In this essay I consider what grounds Spinoza’s defense of the freedom to philosophize, considering why Spinoza doesn’t think that we should attempt to snuff out irrationality and dissolution with the law’s iron fist. In the first section I show that Spinoza eschews skeptical, pluralistic, and rights-based arguments for toleration. I then delineate the prudential, anticlerical roots of Spinoza’s defense, before turning in the final section to consider just how far and when toleration contributes to the guiding norms of governance: (...)
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  11. Cultural Relativism.John J. Tilley - 2000 - Human Rights Quarterly 22 (2):501–547.
    In this paper I refute the chief arguments for cultural relativism, meaning the moral (not the descriptive) theory that goes by that name. In doing this I walk some oft-trodden paths, but I also break new ones. For instance, I take unusual pains to produce an adequate formulation of cultural relativism, and I distinguish that thesis from the relativism of present-day anthropologists, with which it is often conflated. In addition, I address not one or two, but eleven arguments for cultural (...)
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  12. Establishing Toleration.Richard H. Dees - 1999 - Political Theory 27 (5):667-693.
    Liberals often assume that once people see the costs of intolerance that they will come to embrace toleration and that once they can accept toleration as a modus vivendi, they will soon be able to see it as a good in its own right. But, I argue, that the logic that make in tolerance difficult to break also compel people to resist any attempts to make toleration more than a modus vivendi. True toleration will not be embraced unless the people (...)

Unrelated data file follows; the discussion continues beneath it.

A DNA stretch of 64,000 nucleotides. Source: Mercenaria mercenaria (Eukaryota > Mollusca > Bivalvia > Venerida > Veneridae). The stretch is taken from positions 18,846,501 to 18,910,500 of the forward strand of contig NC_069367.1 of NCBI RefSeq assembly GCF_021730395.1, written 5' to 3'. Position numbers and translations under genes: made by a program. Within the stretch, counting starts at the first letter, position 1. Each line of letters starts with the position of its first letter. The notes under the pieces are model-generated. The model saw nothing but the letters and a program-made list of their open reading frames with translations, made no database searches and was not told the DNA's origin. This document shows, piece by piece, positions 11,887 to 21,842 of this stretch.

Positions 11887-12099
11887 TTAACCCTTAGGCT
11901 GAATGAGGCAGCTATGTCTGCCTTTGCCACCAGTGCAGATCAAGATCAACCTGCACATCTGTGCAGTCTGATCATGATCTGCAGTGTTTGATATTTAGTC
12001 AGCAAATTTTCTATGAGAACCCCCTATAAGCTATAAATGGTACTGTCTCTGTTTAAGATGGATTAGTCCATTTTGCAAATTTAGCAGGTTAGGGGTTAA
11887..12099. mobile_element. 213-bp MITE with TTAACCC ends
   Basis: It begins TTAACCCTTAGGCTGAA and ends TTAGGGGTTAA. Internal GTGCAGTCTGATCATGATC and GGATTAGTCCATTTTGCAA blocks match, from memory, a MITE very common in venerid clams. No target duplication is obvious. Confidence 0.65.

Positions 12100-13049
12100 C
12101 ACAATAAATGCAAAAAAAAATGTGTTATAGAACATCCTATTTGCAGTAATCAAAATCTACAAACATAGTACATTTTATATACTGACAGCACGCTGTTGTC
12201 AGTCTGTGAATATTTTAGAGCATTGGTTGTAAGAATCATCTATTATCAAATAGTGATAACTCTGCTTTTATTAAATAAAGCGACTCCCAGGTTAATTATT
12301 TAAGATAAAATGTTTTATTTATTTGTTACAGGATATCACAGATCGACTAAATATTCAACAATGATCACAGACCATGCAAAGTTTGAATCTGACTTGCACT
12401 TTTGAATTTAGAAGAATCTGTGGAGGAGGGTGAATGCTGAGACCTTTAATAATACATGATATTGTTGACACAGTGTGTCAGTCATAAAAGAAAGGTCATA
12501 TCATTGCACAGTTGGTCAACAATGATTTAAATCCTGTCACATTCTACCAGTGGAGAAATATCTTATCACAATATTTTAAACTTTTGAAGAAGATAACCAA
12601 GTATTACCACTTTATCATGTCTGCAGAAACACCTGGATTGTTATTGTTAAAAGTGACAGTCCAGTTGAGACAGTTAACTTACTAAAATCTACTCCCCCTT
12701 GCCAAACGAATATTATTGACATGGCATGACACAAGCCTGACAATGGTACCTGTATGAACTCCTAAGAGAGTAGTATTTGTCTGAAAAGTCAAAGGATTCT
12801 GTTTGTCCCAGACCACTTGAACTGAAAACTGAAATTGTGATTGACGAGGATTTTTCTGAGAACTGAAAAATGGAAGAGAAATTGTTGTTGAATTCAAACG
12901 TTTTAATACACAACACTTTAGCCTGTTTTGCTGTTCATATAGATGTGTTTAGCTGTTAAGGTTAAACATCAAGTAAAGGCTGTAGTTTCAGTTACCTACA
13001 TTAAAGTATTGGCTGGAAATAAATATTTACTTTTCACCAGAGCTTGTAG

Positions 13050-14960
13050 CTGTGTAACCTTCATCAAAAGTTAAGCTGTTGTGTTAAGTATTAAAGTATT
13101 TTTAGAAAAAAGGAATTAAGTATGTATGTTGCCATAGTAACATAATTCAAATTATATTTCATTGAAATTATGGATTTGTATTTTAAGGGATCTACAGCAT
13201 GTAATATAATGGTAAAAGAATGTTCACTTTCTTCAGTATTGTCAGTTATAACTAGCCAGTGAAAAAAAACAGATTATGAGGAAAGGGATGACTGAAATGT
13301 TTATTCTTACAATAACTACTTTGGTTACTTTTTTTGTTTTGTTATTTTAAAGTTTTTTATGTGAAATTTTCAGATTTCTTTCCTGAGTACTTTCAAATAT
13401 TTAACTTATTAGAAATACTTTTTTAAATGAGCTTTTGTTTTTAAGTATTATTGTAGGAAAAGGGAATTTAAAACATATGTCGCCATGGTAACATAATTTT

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  13. Trust and the Rationality of Toleration.Richard H. Dees - 1998 - Noûs 32 (1):82-98.
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  14. The Problem for Normative Cultural Relativism.John J. Tilley - 1998 - Ratio Juris 11 (3):272-290.
    The key problem for normative (or moral) cultural relativism arises as soon as we try to formulate it. It resists formulations that are (1) clear, precise, and intelligible; (2) plausible enough to warrant serious attention; and (3) faithful to the aims of leading cultural relativists, one such aim being to produce an important alternative to moral universalism. Meeting one or two of these conditions is easy; meeting all three is not. I discuss twenty-four candidates for the label "cultural relativism," showing (...)